Proposed economic message fails; opponents say more consultation needed
The U.S. bishops’ effort to send a pastoral message of hope in trying economic times came up short of the votes needed Nov. 13, after concerns were raised about its limitations, its expedited process and whether it actually was something that they would use to reach out to people.
With the vote of 134 to 85 and nine abstentions falling short of the 152 needed for the two-thirds required for passage, “The Hope of the Gospel in Difficult Times: A Pastoral Message on Work, Poverty and the Economy” was set aside on the second day of the bishops’ annual fall general assembly in Baltimore.
“There’s no sting, no bite to this,” said retired Auxiliary Bishop Peter A. Rosazza of Hartford, asking for it to be set aside. He noted that there had been no consultation with an economist in the document’s preparation, as requested when the message was commissioned.
“I think we have to teach and challenge where challenge is needed, in the spirit of Amos, Jeremiah, Pope John Paul II and Dorothy Day,” he said. “I don’t think we have that here.”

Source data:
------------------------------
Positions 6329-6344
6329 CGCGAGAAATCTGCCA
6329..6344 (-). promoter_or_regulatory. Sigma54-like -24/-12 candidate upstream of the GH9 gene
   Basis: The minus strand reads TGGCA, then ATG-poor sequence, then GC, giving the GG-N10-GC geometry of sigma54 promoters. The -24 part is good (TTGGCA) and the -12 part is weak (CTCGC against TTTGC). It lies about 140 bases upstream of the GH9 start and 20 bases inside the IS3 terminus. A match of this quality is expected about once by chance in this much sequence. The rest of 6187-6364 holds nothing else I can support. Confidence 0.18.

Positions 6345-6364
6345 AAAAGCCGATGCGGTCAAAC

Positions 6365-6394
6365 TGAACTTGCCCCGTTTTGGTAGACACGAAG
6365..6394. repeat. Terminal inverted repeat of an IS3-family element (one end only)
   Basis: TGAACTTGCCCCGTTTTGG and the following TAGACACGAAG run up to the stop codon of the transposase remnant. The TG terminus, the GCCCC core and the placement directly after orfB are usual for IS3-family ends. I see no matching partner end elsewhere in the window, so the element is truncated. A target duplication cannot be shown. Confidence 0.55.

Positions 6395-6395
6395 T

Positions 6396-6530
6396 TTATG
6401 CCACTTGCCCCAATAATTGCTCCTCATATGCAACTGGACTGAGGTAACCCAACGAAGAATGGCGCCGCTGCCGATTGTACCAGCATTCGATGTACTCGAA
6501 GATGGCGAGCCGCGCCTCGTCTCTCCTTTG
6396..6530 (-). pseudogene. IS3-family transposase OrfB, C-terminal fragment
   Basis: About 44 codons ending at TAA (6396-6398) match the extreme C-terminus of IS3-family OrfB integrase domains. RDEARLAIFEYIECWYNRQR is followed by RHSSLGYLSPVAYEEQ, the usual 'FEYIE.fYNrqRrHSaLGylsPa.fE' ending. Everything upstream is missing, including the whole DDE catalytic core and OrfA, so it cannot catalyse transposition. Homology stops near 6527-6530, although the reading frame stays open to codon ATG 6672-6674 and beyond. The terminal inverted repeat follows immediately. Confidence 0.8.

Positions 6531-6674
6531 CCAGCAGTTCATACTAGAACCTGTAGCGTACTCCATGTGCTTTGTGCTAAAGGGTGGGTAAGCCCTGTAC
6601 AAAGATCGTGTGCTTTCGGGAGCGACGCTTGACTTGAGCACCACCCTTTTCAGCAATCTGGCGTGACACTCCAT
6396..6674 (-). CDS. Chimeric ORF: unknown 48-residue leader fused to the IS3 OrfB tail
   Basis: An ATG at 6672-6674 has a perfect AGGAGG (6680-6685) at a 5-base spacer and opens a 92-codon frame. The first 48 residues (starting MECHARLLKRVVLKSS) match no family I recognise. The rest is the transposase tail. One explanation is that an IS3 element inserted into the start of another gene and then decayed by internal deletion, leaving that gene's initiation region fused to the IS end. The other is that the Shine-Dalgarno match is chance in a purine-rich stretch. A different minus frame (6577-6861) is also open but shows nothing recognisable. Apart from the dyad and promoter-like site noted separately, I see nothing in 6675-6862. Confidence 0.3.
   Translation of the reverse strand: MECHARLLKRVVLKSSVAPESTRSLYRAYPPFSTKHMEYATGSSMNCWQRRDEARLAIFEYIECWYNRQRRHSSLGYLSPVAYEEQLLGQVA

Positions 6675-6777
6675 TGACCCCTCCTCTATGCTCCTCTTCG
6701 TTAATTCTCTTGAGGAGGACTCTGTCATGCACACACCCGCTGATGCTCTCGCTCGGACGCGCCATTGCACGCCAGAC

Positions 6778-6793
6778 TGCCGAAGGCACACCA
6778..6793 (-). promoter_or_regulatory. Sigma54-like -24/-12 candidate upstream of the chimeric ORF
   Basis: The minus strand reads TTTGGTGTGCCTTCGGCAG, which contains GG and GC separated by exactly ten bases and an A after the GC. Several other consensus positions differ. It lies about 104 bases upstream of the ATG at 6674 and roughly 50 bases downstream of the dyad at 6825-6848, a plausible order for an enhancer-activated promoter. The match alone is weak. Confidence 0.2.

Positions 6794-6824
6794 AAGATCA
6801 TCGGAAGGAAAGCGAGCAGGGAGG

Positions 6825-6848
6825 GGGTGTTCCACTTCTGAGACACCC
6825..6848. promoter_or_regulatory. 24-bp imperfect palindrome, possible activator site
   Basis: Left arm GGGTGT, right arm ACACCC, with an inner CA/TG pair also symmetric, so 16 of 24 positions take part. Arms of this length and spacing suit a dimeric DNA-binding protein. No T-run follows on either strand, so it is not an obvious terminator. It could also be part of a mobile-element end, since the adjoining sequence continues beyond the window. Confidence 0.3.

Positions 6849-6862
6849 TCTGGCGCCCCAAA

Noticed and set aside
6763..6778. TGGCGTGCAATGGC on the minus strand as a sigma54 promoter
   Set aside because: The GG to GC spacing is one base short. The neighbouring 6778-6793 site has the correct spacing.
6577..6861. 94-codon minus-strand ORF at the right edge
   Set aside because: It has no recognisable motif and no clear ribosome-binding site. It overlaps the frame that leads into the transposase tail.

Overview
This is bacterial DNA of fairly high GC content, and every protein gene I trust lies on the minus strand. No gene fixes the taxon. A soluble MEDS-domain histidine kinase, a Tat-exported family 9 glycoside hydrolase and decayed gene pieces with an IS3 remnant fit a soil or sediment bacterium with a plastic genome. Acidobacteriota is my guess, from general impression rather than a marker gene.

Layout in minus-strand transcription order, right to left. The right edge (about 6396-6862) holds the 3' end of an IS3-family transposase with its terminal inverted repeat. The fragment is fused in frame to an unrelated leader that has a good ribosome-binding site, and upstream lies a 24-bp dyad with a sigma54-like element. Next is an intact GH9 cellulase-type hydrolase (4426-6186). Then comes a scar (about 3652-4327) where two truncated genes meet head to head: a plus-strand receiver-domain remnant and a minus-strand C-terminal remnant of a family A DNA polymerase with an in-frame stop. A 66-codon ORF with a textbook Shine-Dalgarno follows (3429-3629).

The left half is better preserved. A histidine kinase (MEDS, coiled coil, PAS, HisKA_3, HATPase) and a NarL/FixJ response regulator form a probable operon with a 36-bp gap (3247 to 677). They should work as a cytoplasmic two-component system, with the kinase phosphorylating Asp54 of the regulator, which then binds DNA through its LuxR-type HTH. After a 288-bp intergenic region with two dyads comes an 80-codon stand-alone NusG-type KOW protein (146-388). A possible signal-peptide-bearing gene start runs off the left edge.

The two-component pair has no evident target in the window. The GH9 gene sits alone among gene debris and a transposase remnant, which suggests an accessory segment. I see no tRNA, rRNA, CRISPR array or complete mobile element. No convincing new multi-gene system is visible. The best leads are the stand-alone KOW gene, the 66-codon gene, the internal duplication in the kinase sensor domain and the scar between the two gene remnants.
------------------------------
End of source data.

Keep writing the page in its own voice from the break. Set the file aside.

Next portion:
At their June meeting in Atlanta, by a vote of 171-26, the bishops had asked for “something more than a public statement” to express their concern about poverty and the struggles of unemployed people.
The result, whose length was within the 12 to 16 pages suggested in June, was criticized on the floor in Baltimore after it was introduced Nov. 12 for a variety of reasons, including for being too long to be practical and for failing to include a variety of points and historical references.
Still, almost every bishop who rose to speak about it pointedly acknowledged the hard work of the drafting committee, headed by Detroit Archbishop Allen H. Vigneron, and the staff. Some who encouraged voting it down suggested ways of preserving the work for a subsequent document, to be written following a more typical USCCB process and under the direction of the Committee on Domestic Justice and Human Development. [More]
Catholic News Service